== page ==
Matty Healy frequently comes out with smart Alec remarks dripping with self-importance, as if he’s the first person to make the connection between personal decay and cocaine or realise that celebrities are prone to being vacuous. But his tone Is never didactic or pandering. He treats his young audience with respect and understands that they will come to their own conclusions. He sings frankly about drug use, mental health issues, death, religion, fame and love – the big subjects – and never offers easy answers. He does this with tremendous tenacity and a tongue always near his cheek. He’s utterly pretentious but damn, he knows it, and he worries about it. After name checking Guy Debord he exclaims ‘I’m the Greek economy of cashing intellectual cheques.’ As preening and smug as he can be, It’s hard to hate him when he comes out with self-deprecating put downs like that.

Some of the criticisms I’ve read, aside from often being utterly patronising and condescending to the group’s young audience, are awfully pedantic. I’ve seen criticisms that they’re too emo, that their songs are poorly structured, that the album’s too long (well duhhhh). Come on. There’s nothing wrong with a bit of emo, who cares how the songs are structured when the hooks hit this hard and hip hop albums, never mind mainstream pop albums, are routinely longer than this and nobody says a word. It’s as if the world has come to expect a group of four guys with guitars to play it safe. The 1975 are a throwback in some respects to groups at the start of the CD era, like Red Hot Chili Peppers and Smashing Pumpkins – bands full of ideas, with the ambition to match. How have THe 1975 answered their critics? In the video for the delicious house-pop number, ‘The Sound’, criticisms flash across a baby pink screen as the band play in a box to a hoard of sneering haters. By the end of the video it’s the critics who are in the box and the only thing they can do is point and scowl.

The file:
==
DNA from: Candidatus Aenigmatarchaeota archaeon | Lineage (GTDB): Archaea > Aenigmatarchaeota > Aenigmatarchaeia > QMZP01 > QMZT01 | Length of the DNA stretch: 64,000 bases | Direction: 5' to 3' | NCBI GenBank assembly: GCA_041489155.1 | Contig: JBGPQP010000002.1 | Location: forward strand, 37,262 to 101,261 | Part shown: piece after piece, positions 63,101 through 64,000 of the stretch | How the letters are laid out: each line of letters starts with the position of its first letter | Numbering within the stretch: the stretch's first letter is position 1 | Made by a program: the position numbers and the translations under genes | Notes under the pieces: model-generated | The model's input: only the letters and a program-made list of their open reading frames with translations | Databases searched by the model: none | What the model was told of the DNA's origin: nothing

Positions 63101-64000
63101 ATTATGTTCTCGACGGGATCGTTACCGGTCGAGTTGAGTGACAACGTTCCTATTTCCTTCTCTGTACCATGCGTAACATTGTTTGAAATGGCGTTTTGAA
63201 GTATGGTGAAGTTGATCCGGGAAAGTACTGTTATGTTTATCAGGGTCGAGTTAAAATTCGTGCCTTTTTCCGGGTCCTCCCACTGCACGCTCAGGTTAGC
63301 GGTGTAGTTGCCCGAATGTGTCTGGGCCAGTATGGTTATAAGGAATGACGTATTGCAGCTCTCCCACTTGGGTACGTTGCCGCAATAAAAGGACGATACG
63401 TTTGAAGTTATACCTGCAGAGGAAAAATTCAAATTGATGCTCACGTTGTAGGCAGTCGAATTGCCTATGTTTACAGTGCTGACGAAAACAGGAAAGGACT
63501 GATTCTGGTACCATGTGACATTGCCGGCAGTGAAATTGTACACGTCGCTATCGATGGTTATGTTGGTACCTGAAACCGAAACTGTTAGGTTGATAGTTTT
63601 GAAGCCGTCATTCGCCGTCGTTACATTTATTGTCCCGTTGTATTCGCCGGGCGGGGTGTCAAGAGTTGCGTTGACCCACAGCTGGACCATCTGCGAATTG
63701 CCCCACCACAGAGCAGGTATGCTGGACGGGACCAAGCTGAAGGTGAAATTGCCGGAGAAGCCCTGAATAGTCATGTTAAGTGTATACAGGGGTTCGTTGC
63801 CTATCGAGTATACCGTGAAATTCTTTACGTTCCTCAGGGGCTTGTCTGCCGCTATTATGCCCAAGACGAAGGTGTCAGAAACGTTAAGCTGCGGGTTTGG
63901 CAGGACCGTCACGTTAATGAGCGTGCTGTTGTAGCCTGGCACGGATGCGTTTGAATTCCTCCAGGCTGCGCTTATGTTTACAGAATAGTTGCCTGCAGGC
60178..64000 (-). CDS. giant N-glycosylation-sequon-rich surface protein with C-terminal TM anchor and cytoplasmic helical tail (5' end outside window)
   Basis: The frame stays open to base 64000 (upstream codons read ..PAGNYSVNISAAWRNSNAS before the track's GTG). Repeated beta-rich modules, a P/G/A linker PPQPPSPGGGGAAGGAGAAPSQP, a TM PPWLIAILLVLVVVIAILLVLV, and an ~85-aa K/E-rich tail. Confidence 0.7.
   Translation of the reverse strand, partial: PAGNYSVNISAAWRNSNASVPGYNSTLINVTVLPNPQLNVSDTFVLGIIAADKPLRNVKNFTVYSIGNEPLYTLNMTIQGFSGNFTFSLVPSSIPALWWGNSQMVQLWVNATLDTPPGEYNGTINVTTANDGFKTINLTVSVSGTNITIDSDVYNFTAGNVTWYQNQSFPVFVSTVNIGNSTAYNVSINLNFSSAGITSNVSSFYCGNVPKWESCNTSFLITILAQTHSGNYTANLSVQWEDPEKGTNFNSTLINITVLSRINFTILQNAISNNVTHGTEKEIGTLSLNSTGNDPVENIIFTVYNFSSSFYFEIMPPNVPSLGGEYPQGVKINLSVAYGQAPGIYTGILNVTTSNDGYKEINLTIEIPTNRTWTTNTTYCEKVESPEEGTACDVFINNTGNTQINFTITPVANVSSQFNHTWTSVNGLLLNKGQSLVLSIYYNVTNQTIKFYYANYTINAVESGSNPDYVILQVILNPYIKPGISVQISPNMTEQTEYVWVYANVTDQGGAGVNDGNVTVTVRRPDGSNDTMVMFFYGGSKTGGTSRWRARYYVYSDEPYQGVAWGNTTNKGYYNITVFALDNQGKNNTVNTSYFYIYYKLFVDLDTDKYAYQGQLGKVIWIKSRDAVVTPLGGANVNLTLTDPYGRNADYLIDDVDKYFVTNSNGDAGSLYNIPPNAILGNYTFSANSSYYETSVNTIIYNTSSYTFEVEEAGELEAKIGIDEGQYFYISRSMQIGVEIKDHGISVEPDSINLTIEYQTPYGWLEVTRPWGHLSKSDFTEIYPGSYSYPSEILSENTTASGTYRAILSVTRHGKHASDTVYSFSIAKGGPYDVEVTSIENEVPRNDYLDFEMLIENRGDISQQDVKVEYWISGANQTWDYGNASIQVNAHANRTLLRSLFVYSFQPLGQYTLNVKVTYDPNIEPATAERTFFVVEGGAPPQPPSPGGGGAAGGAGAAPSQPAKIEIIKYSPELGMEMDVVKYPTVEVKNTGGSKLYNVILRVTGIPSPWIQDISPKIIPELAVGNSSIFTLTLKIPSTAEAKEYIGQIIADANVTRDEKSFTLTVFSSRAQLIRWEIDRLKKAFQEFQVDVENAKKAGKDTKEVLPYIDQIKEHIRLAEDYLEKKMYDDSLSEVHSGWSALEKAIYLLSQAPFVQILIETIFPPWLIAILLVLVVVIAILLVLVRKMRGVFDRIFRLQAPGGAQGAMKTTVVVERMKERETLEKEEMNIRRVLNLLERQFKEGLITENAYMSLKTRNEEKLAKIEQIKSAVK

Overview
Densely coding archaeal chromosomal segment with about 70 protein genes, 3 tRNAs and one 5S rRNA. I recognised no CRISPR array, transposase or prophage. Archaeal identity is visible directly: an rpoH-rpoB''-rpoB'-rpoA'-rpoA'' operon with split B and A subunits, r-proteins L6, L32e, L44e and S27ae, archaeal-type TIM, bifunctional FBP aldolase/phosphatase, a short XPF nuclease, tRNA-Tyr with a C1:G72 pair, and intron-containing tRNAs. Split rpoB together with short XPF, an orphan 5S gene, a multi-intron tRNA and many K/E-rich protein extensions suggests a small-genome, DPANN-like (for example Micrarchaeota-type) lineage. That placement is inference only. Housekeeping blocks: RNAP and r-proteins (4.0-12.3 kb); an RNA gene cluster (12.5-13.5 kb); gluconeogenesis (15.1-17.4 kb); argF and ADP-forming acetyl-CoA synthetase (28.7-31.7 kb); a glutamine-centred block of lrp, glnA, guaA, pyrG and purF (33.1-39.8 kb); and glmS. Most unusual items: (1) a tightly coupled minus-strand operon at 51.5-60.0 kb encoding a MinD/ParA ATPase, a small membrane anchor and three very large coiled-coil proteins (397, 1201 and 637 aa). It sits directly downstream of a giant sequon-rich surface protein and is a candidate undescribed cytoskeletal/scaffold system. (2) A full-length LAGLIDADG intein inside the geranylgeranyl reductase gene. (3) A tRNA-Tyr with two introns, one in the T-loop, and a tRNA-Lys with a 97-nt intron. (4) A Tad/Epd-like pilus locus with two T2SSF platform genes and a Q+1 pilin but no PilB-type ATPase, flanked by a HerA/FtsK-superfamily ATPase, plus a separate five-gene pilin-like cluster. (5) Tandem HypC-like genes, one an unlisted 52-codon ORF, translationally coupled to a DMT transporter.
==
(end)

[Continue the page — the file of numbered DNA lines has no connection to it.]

At at the end of the day I could talk about the unnecessary and overlong instrumentals, the considerably less enjoyable middle section and some of the many lyrical misfires – but that would be missing the point. These things speak to the band’s range and ambition. As is often the case, The 1975s flaws only make them more loveable.

Why aren’t this brilliant band being more regularly applauded? Critics have thus far been allergic to the 1975. They are a serious band making trivial pop music, which is an unfortunate category to fall in to if you’re seeking acclaim. If you’re a male band, play guitar music and have mainstream pop aspirations beyond just the indie/punk demographic then you’re in trouble. It’s the reason Coldplay and The Killers have never received their due – as if what the have achieved is easily attainable?! The lesson they want us to learn, it would seem, is that If you’re in a band you BETTER know you’re place. Leave pop to the pop stars and stick to being alternative. But we’re told guitar music is dead aren’t we? Here are a band with sky scraping tunes, ambition, real personality, good looks, style, a young fan base and bags of attitude. They are a young, talented group putting three minute pop songs on the radio, with guitar solos, and having hits! This is the best pop-rock album since ‘A.M’. My advice? Learn to stop worrying and love The 1975.